These stanzas suggest that Akhmatova understood very well the dilemma of Lot's wife. Thirty years ago, I typed up Akhmatova's poem, neglecting to include the name of the translator. Google has revealed a number of translations, though none precisely like this version from my personal archive:

Lot's Wife
And the just man walked behind the one sent by God
Enormous and bright along the black mountain
But alarm spoke loudly to the wife
"It's not too late; you can still take a look

At the red towers of your native Sodom
At the square where you sang, at the courtyard where you spun
At the empty window of the tall house
Where you bore children for your dear husband."

She glanced -- and riveted by a deadly pain
Her eyes were no longer able to look
And her body became transparent salt
And her quick feet grew to the earth.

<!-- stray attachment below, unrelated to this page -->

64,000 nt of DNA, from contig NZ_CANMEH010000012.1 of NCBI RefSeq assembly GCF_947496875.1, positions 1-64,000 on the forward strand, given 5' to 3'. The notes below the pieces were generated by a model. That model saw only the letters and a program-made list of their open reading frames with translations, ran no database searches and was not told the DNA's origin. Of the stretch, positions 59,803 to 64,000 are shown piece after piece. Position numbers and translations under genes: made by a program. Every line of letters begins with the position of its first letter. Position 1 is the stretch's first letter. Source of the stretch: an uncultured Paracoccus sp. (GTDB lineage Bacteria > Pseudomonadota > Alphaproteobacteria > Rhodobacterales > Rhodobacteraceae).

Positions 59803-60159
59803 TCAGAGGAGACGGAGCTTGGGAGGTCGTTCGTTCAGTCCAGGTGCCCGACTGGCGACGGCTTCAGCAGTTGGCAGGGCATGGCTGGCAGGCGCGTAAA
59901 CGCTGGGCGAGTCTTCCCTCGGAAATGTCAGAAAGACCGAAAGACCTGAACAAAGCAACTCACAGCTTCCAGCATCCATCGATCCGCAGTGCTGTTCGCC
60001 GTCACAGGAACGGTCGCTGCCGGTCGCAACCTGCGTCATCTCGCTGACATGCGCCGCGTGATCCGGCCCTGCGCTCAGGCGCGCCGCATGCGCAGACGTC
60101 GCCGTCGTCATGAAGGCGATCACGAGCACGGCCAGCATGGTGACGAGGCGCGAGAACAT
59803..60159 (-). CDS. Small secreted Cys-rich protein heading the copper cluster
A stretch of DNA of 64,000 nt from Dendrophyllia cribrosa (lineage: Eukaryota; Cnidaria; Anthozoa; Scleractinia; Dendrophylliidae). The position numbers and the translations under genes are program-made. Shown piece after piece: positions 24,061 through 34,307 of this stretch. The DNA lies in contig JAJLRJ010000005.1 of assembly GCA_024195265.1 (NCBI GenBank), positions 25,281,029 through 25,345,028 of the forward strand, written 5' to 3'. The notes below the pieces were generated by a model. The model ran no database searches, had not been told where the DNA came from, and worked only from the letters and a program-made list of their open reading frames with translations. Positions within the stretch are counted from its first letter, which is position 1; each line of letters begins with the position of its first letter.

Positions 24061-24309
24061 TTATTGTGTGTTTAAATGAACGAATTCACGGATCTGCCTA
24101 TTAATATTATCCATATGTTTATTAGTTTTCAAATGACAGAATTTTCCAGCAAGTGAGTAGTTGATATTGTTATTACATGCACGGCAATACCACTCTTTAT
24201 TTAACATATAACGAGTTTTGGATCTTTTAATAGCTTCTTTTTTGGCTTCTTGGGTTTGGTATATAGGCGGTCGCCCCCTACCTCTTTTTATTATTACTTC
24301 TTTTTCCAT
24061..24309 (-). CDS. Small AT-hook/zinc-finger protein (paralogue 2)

Who will mourn for this woman?
Does she seem any the less for her losses?
Only my heart will never forget
She who gave her life for a single glance.

by Anna Akhmatova, 1889 - 1966
[Very similar to translations by Judith Hemschemeyer & Richard Wilbur]

Scholar and translator Clare Cavanagh mentions Akmatova's poem briefly in contrast to a longer poem on the topic, also entitled "Lot's Wife" (click to read) by recently deceased Polish poet Wislawa Szymborska, 1923 - 2012 (excerpt):
They say I looked back out of curiosity.
But I could have had other reasons. . . .
I felt age within me. Distance.
The futility of wandering. Torpor. . . .
I looked back involuntarily. . . .
I crept, I flew upward
until darkness fell from the heavens